Simmons also proclaimed himself as the “”God of Dogecoin” after boasting about buying “six figures” worth of the joke currency.
Elon Musk, the South African-born founder and CEO of Tesla and SpaceX, is without a doubt the greatest promoter currently in the business arena and famous for his ability to get away with PR stunts that conjure up memories of the late and great Steve Jobs. Following his erratic and wildly influential sporadic shills of Bitcoin and Doge, much of it tongue in cheek, Musk may perhaps be the biggest influencer in the cryptocurrency space thanks to his 52.2 million followers on Twitter and pull on mainstream media like Forbes and Bloomberg.
Recently, Tesla was reported to have sold 10% of its BTC holdings and cashed out $101 million in profit. According to Musk, he has not personally sold any of his Bitcoin and that the only reason Tesla sold a small portion of its bag was to “prove liquidity of Bitcoin as an alternative to holding cash on balance sheets.”.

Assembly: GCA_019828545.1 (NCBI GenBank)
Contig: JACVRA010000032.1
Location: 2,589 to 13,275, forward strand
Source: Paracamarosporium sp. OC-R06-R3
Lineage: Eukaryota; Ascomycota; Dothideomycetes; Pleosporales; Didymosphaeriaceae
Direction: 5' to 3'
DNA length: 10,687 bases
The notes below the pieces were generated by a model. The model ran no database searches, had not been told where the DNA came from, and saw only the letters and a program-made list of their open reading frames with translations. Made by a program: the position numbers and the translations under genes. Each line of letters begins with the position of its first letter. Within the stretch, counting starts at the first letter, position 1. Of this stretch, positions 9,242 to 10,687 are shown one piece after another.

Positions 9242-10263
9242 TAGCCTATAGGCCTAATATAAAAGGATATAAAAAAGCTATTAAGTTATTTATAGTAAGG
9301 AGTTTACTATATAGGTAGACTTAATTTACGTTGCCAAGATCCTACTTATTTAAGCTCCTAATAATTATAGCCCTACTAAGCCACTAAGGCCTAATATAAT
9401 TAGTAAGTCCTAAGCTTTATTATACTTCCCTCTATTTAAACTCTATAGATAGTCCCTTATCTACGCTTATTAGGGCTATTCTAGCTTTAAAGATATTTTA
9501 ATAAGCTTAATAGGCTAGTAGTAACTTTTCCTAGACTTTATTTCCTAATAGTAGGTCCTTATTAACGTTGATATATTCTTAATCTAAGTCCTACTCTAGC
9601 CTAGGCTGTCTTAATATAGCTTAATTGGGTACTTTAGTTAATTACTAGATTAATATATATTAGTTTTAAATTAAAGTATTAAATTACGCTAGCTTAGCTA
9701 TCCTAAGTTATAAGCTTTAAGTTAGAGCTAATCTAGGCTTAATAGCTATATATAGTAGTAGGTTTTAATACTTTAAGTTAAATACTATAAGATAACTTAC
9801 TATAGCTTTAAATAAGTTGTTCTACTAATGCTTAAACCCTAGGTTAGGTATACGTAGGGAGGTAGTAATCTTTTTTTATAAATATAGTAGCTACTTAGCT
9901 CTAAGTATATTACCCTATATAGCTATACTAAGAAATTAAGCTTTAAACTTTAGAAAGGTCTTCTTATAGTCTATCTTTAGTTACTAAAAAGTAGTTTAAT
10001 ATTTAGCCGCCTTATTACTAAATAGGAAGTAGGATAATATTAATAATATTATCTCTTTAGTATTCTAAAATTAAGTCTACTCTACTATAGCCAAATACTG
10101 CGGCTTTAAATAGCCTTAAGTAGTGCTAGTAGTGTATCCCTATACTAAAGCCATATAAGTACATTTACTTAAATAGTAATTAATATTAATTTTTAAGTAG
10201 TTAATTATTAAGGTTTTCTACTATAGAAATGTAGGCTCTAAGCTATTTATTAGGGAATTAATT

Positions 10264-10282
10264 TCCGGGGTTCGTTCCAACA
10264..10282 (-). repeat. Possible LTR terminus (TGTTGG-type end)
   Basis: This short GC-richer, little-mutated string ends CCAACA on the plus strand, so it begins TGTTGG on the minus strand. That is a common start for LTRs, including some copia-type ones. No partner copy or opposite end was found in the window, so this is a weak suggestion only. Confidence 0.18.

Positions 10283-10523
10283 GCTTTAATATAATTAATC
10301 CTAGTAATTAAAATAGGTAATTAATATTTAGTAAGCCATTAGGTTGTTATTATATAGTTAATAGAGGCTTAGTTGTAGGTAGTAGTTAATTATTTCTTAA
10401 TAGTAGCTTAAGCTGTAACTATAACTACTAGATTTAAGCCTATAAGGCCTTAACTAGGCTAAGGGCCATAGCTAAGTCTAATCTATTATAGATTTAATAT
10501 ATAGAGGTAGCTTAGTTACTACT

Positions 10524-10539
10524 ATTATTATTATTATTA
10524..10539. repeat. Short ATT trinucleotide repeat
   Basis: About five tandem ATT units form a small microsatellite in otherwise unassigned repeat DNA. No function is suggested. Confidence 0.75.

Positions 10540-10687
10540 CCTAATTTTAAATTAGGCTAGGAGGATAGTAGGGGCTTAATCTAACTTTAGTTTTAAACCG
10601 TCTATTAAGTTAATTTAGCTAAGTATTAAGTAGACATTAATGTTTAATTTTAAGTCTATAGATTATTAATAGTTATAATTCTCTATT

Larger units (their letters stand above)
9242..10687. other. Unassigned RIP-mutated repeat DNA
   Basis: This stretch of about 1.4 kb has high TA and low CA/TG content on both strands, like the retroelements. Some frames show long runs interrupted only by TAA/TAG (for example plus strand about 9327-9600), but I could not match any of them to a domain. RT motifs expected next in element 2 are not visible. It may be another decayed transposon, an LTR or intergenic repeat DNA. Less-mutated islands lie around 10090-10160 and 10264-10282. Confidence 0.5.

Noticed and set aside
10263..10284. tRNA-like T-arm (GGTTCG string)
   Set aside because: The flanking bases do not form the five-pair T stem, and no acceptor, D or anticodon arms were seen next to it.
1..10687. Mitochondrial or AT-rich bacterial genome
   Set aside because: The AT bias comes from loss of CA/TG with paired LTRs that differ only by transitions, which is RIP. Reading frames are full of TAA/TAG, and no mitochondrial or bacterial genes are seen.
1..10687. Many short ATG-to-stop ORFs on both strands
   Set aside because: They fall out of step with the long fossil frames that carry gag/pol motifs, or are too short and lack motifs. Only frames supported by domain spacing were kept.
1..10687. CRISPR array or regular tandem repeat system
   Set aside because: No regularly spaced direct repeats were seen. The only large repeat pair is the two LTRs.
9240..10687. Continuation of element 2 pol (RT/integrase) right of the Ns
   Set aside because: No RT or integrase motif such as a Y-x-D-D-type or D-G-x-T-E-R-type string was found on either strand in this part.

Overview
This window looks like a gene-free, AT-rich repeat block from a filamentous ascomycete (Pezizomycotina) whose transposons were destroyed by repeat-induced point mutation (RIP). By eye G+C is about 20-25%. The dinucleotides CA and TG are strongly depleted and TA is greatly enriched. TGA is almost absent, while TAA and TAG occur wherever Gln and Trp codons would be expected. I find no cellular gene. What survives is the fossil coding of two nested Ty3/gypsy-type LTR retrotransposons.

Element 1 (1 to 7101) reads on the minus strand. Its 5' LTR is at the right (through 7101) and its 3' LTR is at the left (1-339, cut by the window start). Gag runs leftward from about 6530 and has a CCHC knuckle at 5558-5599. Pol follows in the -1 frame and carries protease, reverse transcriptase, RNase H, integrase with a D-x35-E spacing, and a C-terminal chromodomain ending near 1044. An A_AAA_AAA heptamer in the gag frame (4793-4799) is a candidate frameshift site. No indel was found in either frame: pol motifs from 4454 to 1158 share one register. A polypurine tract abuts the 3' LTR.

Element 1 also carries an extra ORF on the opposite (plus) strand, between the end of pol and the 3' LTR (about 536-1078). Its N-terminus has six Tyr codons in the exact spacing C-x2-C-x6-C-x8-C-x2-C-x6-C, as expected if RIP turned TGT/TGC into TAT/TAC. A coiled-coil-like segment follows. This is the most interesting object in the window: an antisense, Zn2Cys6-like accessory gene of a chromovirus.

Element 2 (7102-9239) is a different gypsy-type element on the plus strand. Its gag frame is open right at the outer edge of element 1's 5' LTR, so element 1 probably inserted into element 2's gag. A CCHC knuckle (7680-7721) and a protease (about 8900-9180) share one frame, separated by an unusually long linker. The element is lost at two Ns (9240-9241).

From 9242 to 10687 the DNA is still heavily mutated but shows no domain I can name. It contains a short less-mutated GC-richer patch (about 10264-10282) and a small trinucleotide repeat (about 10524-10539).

(If you’re new to Bitcoin, read our Big Bitcoin Beginner Book here)
Musk may be a major supporter of Bitcoin, but he appears to have a special fondness for meme crypto Dogecoin (DOGE). Musk is also known to be one of the top two influencers of DOGE’s rise, together with WallStreetBets. He has tweeted over a dozen times about the joke coin, which has significantly helped in pumping the coin to an all-time high of $0.402, an 83x increase year-to-date.
Recently, Musk tweeted that “SpaceX is going to put a literal Dogecoin on the literal moon.” While some people thought of it as another April Fool’s joke, this form of support from Musk is nothing new to the cryptoverse.
Logan Paul, a controversial YouTuber, content creator, and influencer, also got wind of the NFT craze and took his first dip into the market with the launch of his own NFT. According to some reports, Paul was able to sell a total of $5 million worth of NFTs last February 2021.